3 Ways to Optimize Your Development Workflow When Working with React & Node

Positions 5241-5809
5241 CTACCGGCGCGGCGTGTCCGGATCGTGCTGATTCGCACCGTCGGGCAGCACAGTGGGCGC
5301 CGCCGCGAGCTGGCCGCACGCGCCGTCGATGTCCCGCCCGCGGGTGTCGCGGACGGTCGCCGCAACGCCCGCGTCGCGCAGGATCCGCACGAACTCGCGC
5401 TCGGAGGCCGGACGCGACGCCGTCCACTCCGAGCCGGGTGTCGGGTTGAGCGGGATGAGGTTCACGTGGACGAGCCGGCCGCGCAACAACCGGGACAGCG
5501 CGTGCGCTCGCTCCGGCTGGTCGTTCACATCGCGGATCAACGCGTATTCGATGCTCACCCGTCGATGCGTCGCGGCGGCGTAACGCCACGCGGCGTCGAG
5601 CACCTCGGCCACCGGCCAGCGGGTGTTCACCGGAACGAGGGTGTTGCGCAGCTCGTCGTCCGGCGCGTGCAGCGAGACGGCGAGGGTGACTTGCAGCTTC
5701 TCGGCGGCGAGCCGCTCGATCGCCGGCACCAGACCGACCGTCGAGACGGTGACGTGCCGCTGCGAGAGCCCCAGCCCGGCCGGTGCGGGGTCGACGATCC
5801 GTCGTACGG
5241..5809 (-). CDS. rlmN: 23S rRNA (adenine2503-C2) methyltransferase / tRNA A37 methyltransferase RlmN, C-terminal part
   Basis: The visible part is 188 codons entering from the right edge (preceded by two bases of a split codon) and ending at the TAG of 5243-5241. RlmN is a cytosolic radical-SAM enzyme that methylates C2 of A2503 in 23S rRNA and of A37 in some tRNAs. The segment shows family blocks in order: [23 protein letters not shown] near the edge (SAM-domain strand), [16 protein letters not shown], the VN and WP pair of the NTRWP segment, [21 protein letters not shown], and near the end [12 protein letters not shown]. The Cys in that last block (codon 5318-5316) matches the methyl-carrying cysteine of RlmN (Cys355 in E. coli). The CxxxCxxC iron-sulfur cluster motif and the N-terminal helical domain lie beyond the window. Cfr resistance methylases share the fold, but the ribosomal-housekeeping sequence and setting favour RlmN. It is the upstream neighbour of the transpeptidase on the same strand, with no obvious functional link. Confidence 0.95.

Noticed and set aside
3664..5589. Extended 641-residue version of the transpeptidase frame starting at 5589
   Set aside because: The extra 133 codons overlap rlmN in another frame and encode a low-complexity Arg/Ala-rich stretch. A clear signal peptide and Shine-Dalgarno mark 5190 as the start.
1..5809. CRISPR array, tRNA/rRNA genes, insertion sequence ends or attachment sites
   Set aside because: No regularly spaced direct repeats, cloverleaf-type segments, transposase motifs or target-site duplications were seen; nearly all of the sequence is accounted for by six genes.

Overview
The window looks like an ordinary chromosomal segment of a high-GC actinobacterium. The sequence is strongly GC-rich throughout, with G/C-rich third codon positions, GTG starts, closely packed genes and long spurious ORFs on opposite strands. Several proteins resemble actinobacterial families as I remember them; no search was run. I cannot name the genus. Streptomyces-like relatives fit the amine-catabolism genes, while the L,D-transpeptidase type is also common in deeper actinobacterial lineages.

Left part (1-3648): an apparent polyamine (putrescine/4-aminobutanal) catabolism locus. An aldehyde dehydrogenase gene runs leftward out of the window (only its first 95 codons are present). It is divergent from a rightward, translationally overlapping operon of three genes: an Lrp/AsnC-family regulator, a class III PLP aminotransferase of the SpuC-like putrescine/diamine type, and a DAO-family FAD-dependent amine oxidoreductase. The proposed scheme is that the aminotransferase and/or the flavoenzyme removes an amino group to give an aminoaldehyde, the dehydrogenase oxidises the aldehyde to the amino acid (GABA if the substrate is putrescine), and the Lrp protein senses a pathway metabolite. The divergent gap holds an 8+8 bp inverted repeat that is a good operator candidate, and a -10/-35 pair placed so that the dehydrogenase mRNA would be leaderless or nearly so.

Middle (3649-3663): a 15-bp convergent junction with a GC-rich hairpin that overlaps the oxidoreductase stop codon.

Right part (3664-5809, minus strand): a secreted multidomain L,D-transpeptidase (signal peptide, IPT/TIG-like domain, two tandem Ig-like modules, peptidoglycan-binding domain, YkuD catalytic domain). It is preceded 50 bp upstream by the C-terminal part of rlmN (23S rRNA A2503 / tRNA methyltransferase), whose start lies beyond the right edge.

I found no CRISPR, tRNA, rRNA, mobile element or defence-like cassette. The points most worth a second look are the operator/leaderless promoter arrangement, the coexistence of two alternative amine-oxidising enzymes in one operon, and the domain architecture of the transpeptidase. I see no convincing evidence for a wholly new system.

Find out how to optimize your development workflow when running Create React App and a Node server at the same time.If you’ve ever worked on a project with multiple package.json  files, you might know the pain of juggling multiple terminal tabs, remembering which commands start up which server, or handling CORS errors.  Luckily, there are a few tools available to us that can alleviate some of these headaches. In this post, we’ll go over three things you can do to optimize your development workflow when working on a project with a React front end (specifically, Create React App ) and Node back end. Let's say we're working in a monorepo with two package.json  files — one is in a client directory for a React front end powered by Create React App , and one is in the root of the repo for a Node back end that exposes an API that our React app uses. Our React app runs on localhost:3000 and our Node app runs on localhost:8888 . Both apps are started using npm start .  The directory structure looks something like this: Since we have two package.json  files, this means that to have our front end and back end up and running we need to make sure we've run npm install and npm start in both the root directory and the client directory. Let’s take a look at how we can streamline this. One improvement we can make to our development workflow is adding a build tool to run multiple npm commands at the same time to save us the hassle of running npm start in multiple terminal tabs. To do this, we can add an npm package called Concurrently to the root of our project. At the root of our project, we’ll install it as a dev dependency. Then in our root package.json scripts, we’ll update our start script to use Concurrently. Now, we have three npm scripts. npm run server starts up our Node app, npm run client runs npm start in the client directory to start up our React app, and npm start runs both npm run server and npm run client at the same time. Here’s what it should look like now when running npm start in the root of our directory. Another aspect of our workflow we can improve is dependency installation. Currently, we need to manually run  npm install for each package.json  file we have when setting up the project. Instead of going through that hassle, we can add a postinstall script to our root package.json to automatically run npm install in the client directory after installation has finished in the root directory. Now, when we install our monorepo, all we need to do to get up and running is run npm install then npm start at the root of the project. No need to cd into any other directories to run other commands. As we mentioned above, our Node back end exposes API endpoints that are used by our React app. Let’s say our Node app has a /refresh_token  endpoint. Out of the box, if we tried to send a GET request to http://localhost:8888/refresh_token from our React app on http://localhost:3000 , we would run into CORS issues. CORS stands for Cross-Origin Resource Sharing . Usually, when you encounter CORS errors, it's because you are trying to access resources from another domain (i.e. http://localhost:3000  and http://localhost:8888 ), and the domain you're requesting resources from is not permitted. To tell the development server to proxy any unknown requests to our API server in development, we can set up a proxy in our React app's package.json file. In client/package.json , we’ll add a proxy for http://localhost:8888 (where our Node app runs). Now, if we restart the server and set up a request to our Node app's /refresh_token endpoint (without the http://localhost:8888 ) using fetch() , the CORS error should be resolved. The next time you work on a monorepo project like this, try out these three tips to streamline your development workflow! Be sure to check out our new course being released soon, Build a Spotify Connected App , where we apply these concepts to build a real-world, full stack web app!

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